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I'm having trouble using GetFileTime and SetFileTime when it comes to directories. Specifically I think my problem is that I am new to the WinAPI and I don't think I'm getting the HANDLE correctly.

There are 2 scenarios.

In the first, I just need a handle to get the file or directory timestamps (create,access,mod). I'd like to make this handle in a safe and flexible way. Don't want to be too generous in the parameters.

In the second, I need a handle that will allow me to modify the file or direcotry timestamps. I'd also like to create this handle with the minimum rights but in flexible and dependable way.

By flexible I mean that in both scenarios I need the code to work both localy, in a network share, and in a multi-threaded app. The multi-threaded part is not necessary because my app will not make multiple handles on the file/dir but it is possible that some other app running in the background will.

//QUESTION 1:
//I do this when I just need a handle to **GET** some attributes like dates.
//(here I just need a handle to get info I am not modding the item).
//Am I using the correct params if I need it to work in a 
//local + networked environment and also in a multi-threaded app???
h1 = CreateFile(itemA, GENERIC_READ, FILE_SHARE_WRITE, 0, OPEN_EXISTING, 0, 0);
if (h1 == INVALID_HANDLE_VALUE){

    return 0;
}
//QUESTION 2:
//The above works for local files but not local dirs.
//How can I get the above to work for dirs? (Same environment considerations).


//QUESTION 3:
//I do this when I just need a handle to ***SET*** some attributes (like timestamps).
//(here I need a handle that allows me to modd the items timestamp).
//Am I using the correct params if I need it to work in a 
//local + networked environment and also in a multi-threaded app???
hItemB = CreateFile(itemB, FILE_WRITE_ATTRIBUTES, FILE_SHARE_WRITE, 0, OPEN_EXISTING, 0, 0);
if (hItemB == INVALID_HANDLE_VALUE){
    return 0;
}
//QUESTION 4:
//The above works for local files but not local dirs.
//How can I get the above to work for dirs? (Same environment considerations).
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2 Answers 2

up vote 1 down vote accepted

Answer #2: To use CreateFile to get a handle to a directory, you need to use the FILE_FLAG_BACKUP_SEMANTICS flag. Using your example:

h1 = CreateFile(itemA, GENERIC_READ, FILE_SHARE_WRITE, 0, OPEN_EXISTING, FILE_FLAG_BACKUP_SEMANTICS, 0);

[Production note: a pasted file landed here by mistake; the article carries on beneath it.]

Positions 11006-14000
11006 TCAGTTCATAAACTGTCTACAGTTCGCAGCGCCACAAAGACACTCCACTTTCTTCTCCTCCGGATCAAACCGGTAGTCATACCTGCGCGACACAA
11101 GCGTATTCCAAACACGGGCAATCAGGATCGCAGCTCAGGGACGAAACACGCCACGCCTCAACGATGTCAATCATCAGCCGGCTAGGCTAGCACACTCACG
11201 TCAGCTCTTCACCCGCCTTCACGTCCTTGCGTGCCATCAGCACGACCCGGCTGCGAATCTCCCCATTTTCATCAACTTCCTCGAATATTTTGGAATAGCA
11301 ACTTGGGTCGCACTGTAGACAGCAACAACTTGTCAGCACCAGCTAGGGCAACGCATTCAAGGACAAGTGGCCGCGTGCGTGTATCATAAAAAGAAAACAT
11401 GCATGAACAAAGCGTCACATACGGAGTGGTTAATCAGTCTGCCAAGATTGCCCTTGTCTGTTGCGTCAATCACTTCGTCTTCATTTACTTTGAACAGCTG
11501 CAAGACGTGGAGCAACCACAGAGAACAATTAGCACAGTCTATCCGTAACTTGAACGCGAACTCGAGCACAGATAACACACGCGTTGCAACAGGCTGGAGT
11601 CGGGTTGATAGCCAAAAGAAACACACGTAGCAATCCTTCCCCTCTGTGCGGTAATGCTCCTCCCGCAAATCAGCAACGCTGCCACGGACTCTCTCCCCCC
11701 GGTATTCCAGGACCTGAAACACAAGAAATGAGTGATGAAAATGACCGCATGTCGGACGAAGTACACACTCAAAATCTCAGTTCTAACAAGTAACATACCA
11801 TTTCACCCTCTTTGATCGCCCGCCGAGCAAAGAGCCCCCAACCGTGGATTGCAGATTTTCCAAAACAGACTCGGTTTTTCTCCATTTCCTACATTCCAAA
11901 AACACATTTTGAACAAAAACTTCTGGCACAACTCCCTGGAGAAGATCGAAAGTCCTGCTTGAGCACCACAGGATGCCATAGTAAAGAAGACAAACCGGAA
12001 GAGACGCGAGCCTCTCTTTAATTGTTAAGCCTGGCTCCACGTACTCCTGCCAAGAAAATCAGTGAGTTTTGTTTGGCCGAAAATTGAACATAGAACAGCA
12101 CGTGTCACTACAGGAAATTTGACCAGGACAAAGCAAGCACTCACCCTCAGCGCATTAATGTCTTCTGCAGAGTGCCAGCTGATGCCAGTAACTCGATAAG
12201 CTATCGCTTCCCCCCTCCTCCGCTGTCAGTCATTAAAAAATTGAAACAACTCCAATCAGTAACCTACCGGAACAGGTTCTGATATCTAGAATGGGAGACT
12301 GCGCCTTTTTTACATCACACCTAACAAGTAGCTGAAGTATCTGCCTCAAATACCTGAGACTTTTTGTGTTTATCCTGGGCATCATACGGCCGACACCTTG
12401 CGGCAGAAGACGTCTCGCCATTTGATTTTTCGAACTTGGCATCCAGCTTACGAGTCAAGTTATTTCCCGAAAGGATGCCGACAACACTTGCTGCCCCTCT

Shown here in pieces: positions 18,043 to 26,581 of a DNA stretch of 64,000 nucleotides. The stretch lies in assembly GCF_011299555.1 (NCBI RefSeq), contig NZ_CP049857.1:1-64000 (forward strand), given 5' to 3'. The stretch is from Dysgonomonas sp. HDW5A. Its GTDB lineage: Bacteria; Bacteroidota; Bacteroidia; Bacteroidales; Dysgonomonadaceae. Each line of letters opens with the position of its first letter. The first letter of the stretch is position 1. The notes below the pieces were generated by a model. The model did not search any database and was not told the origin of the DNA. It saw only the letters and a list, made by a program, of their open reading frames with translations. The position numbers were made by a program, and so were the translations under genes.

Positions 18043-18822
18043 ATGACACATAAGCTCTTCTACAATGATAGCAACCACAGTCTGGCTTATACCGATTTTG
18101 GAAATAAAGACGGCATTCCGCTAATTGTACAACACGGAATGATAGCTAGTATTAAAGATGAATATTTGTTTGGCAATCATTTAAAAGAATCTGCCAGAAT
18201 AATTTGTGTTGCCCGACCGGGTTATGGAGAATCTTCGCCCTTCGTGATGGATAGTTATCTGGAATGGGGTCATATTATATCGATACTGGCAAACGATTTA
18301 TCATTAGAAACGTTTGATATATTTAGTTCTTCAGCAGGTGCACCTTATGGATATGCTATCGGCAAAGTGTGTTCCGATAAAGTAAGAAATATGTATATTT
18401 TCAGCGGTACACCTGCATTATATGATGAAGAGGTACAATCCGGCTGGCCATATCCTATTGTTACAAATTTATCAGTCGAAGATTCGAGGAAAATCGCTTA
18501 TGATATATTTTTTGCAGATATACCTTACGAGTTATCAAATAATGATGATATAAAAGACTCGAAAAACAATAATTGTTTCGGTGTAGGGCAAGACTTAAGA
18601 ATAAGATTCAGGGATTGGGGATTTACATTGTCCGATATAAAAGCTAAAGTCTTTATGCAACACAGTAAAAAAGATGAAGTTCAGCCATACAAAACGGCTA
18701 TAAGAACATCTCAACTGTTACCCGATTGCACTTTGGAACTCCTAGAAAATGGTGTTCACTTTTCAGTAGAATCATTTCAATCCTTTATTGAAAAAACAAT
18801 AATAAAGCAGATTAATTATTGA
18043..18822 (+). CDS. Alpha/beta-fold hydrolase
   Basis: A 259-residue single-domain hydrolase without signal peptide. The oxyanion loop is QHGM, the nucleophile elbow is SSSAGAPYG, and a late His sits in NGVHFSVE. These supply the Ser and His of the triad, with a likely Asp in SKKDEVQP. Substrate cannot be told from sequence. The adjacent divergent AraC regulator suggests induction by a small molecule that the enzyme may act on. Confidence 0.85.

I would guess this would work for Answer #4 as well, but I haven't tried it to confirm.

share|improve this answer
    
Thanks Joel, FILE_FLAG_BACKUP_SEMANTICS worked. I have a hard time deciphering the meaning of FILE_FLAG_BACKUP_SEMANTICS in the MS docs. What exactly is this? Hopefully someone can also critique the other flags I'm using. I should also note that ACCESS timestamp is a little flaky with above code. It doesn't seem to be set reliably. –  user440297 Feb 15 '11 at 15:32
    
@user440297 - FILE_FLAG_BACKUP_SEMANTICS is really for backup software to access files for the purpose of making a backup. In that way, it feels like a bit of a hack to use it to make CreateFile get a handle to a directory. However, from what I've seen in MSDN, that's the way to go. –  Joel Rondeau Feb 15 '11 at 19:28
    
Thanks again Joel Rondeau. What is the difference between FILE_ATTRIBUTE_ARCHIVE and FILE_FLAG_BACKUP_SEMANTICS (both part of dwFlagsAndAttributes)? I am interested in getting attributes and setting attributes... so what I'm doing is backup centric. Should I be using FILE_ATTRIBUTE_ARCHIVE and if so why and how? msdn.microsoft.com/en-us/library/aa363858%28v=vs.85%29.aspx –  user440297 Feb 16 '11 at 16:14
    
Short answer is that one is an attribute and the other is a flag, so they aren't really related. FILE_ATTRIBUTE_ARCHIVE is just a file attribute (can look at using Explorer). Turning on this attribute just marks the file as needing to be archived. Best example of this I can think of is Source Control. TFS will set the archive attribute on file checkout and clear it on checkin. So, no, I don't think you necessarily need to be using the archive attribute. –  Joel Rondeau Feb 16 '11 at 16:34
    
Thanks, got it. –  user440297 Feb 16 '11 at 17:20

Here is a code example on how to set a directory's date based on a DOS date timestamp.

int Directory_SetDosTime(char *Path, unsigned int DosDateTime)
{
    FILETIME LocalTime, FileTime;
    HANDLE Handle;
    SYSTEMTIME SystemTime;


    DosDateTimeToFileTime((DosDateTime >> 16), DosDateTime, &LocalTime);
    LocalFileTimeToFileTime(&LocalTime, &FileTime);
    FileTimeToSystemTime(&FileTime, &SystemTime);

    Handle = CreateFile(Path, GENERIC_WRITE, FILE_SHARE_WRITE,
                    NULL, OPEN_EXISTING, FILE_FLAG_BACKUP_SEMANTICS, NULL);

    if (Handle == INVALID_HANDLE_VALUE)
        {
        //Unable to open directory
        return FALSE;
        }

    if (SetFileTime(Handle, &FileTime, &FileTime, &FileTime) == 0)
        {
        //Unable to set directory time
        CloseHandle(Handle);
        return FALSE;
        }

    CloseHandle(Handle);
    return TRUE;
}
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